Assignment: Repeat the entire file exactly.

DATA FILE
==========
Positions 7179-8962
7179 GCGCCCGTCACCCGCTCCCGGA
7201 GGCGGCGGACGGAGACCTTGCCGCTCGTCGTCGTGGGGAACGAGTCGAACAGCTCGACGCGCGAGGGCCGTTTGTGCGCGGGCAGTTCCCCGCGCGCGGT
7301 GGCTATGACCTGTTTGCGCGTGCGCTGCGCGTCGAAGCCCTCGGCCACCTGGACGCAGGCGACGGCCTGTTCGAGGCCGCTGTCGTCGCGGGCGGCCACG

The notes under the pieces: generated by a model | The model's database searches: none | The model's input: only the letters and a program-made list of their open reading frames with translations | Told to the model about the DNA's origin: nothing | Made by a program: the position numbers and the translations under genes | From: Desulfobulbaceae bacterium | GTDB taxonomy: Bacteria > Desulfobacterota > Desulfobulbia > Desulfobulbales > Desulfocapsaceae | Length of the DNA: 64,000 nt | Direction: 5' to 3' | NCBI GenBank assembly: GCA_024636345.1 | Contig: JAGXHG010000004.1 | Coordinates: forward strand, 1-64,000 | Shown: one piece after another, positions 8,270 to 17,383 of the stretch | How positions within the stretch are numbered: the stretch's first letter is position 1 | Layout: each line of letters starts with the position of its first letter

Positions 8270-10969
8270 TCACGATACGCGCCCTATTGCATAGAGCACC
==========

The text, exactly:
Positions 7179-8962
7179 GCGCCCGTCACCCGCTCCCGGA
7201 GGCGGCGGACGGAGACCTTGCCGCTCGTCGTCGTGGGGAACGAGTCGAACAGCTCGACGCGCGAGGGCCGTTTGTGCGCGGGCAGTTCCCCGCGCGCGGT
7301 GGCTATGACCTGTTTGCGCGTGCGCTGCGCGTCGAAGCCCTCGGCCACCTGGACGCAGGCGACGGCCTGTTCGAGGCCGCTGTCGTCGCGGGCGGCCACG

The notes under the pieces: generated by a model | The model's database searches: none | The model's input: only the letters and a program-made list of their open reading frames with translations | Told to the model about the DNA's origin: nothing | Made by a program: the position numbers and the translations under genes | From: Desulfobulbaceae bacterium | GTDB taxonomy: Bacteria > Desulfobacterota > Desulfobulbia > Desulfobulbales > Desulfocapsaceae | Length of the DNA: 64,000 nt | Direction: 5' to 3' | NCBI GenBank assembly: GCA_024636345.1 | Contig: JAGXHG010000004.1 | Coordinates: forward strand, 1-64,000 | Shown: one piece after another, positions 8,270 to 17,383 of the stretch | How positions within the stretch are numbered: the stretch's first letter is position 1 | Layout: each line of letters starts with the position of its first letter

Positions 8270-10969
8270 TCACGATACGCGCCCTATTGCATAGAGCACC